On April 13th, WordPress released Version 4.5 and this one pays homage to the legendary tenor saxophonist Coleman Hawkins.

Born in 1904, Colman Hawkins was the first noted musician to take the sax and make it a jazz instrument. He also nudged jazz out of Swing and into Be-Bop. You might call him the King of Jazz Saxophone.

The Hawk

Coleman Hawkins was born in Saint Joseph, Missouri and as a child he played piano and cello before moving to sax at the ripe age of nine. He played his first gig with Mamie Smith’s Jazz Hounds in 1921 and in 1923 he moved to New York City and joined Fletcher Henderson’s Orchestra where he stayed until 1934, getting influenced by fellow band member Louis Armstrong.

Along the way he acquired the nicknames “Bean” and “Hawk.” He was also an early participant in interracial recording sessions with Mound City Blue Blowers and Benny Goodman.

Then, along came “Body and Soul.” The song was written in 1930 by Edward Heyman, Robert Sour and Frank Eyton with music by Johnny Green. Written for the British actress Gerturde Lawrence, Body and Soul was first performed in the US by Libby Holman in the 1930 Broadway revue Three’s a Crowd.

From there, “Body and Soul” became a huge hit. Louis Armstrong was the first to record a jazz version, but it became such a standard that everyone started recording it.

But, in 1939 Coleman Hawkins put an indelible mark on”Body and Soul” and in the process he established a precursor to Be-Bop during the Swing era.

In the song, Hawkins ignores almost all of the melody, and uses only the first four bars in a recognizable melody. His use of improvisation over the tune’s chord progression constitutes almost the entire song.

The sound was so ground breaking that in 2004, the Library of Congress entered it into the National Recording Registry.

Later,”Body and Soul’s” lyrics were rewritten by the Manhatten Transfter to honor Hawkins.

“Don’t you know, he was the king of saxophones
Yes indeed he was;
Talkin’ ’bout the guy that made it sound so good
Some people knew him by the Bean
But Hawkins was his name

He sure could swing and play pretty too
Sounds good to me — should sound good to you
I love to hear him playing Body and Soul
Very pleasing to the ear

When I first heard it on the record
I just stopped– right there,
Sounded like a band of angels in the sky,
And I have never ever heard a sweeter tone
In fact I pay no ‘ttention to the saxophone

‘Til Coleman Hawkins came along and spoke to everyone
Saying better listen won’t you hear me,
While I play for you”

Here’s Hawkins playing Lover Man:

During the Be-Bop era of the 1940s and 50s, Hawkins played with and influenced everyone: Thelonious Monk, Oscar Pettiford, Miles Davis, Dizzy Gillespie, Max Roach, J. J. Johnson, Fats Navarro, Sonny Rollins, and John Coltrane, Red Allen and Roy Eldridge, Ben Webster, Oscar Peterson, Herb Ellis, Ray Brown, and Alvin Stoller.

Read More: Dig the Jazz Roots of WordPress Versions

And if you’re really digging his sound, here’s a nice long video combining sessions from 1962 and 1964:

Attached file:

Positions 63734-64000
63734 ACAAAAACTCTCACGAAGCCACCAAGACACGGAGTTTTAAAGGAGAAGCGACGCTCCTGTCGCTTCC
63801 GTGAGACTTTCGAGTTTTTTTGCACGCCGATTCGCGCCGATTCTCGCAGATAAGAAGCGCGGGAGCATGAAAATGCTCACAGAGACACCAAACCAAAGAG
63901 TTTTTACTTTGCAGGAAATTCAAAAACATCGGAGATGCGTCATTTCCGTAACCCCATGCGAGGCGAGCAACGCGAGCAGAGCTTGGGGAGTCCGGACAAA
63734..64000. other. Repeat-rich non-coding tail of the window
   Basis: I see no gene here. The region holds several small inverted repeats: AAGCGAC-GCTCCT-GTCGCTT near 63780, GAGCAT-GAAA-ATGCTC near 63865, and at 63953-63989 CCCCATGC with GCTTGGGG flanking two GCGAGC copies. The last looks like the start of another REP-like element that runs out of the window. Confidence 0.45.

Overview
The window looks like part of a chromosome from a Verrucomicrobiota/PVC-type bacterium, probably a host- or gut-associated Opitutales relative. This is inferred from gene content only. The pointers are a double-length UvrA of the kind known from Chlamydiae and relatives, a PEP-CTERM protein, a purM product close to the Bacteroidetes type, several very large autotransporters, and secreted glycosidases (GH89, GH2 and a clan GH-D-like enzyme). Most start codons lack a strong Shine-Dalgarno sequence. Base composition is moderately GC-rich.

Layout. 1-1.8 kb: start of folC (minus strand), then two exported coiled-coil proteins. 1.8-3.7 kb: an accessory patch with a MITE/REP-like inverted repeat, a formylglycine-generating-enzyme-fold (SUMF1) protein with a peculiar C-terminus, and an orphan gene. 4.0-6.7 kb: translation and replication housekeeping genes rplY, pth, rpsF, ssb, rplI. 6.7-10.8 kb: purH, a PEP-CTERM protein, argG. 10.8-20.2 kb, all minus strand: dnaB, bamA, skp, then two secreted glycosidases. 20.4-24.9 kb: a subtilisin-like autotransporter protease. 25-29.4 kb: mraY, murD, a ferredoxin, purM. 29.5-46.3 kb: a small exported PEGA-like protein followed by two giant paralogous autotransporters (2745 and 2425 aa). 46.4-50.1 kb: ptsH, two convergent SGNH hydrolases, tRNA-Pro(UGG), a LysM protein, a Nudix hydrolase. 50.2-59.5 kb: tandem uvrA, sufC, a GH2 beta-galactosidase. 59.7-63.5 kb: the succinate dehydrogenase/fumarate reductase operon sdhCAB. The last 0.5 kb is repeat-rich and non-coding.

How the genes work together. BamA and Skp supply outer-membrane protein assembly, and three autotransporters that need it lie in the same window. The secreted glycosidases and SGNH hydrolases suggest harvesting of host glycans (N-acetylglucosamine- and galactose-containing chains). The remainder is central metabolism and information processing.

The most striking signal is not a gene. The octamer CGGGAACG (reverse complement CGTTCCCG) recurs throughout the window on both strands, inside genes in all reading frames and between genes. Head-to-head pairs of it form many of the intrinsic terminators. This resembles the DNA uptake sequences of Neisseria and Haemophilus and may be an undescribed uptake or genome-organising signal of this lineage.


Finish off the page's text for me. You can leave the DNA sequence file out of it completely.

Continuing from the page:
Unfortunately, in the 1960s, Hawkins played less and drank more, and he eventually died of liver disease in 1969 at the age of 64.

He sure could swing and play pretty too.

WordPress 4.5 “Coleman”

As a version, does WordPress 4.5 live up to the stature of Coleman Hawkins? How could it? It would have to totally reinvent the blogging form to do that.

Still, Version 4.5 does have some nice features.

Inline Links

inline linksI like the Inline Links. When you select text and hit the link icon, you no longer need to wait for the link window to open.

Instead you see a drop down where you can place your external link or enter the search term for an internal link. Hit the arrow to Apply and move on!

Live Responsive Previews

Want to see how your site looks on a pad or phone. Put down that device and head to Customizer.

responsive preview

At the very bottom of the left panel you’ll see icons for three devices. Click the right two and see your page writ small. Pretty cool!

Custom Logoscustom logos

I haven’t tried this yet since all my themes already supports logos, but I assume this feature allows themes that don’t to do.

Formatting Shortcuts

Create a horizontal line with “—-” and Enter. That’s nice.

Changes under the hood

Smart Image Resizing

Generated images now load up to 50% faster with no noticeable quality loss. It’s really cool.

Selective Refresh

The customizer now supports a comprehensive framework for rendering parts of the preview without rewriting your PHP code in JavaScript.

Script Loader Improvements

Better support has been added for script header/footer dependencies. New wp_add_inline_script() enables adding extra code to registered scripts.

Better Embed Templates

Embed templates have been split into parts and can be directly overridden by themes via the template hierarchy.

JavaScript Library Updates

jQuery 1.12.3, jQuery Migrate 1.4.0, Backbone 1.2.3, and Underscore 1.8.3 are bundled.

A band of angels in the sky

Again, there’s a lot to enjoy with WordPress 4.5 “Coleman,” but it’s unlikely there will be songs written about this version.

What do you think? Are you liking WordPress 4.5 or are you yawning?

Let me know in the comments.

And speaking of WordPress jazz versions, the film Miles Ahead opens this weekend. It’s the story of jazz great, Miles Davis – WordPress Version 1.0. Dig it!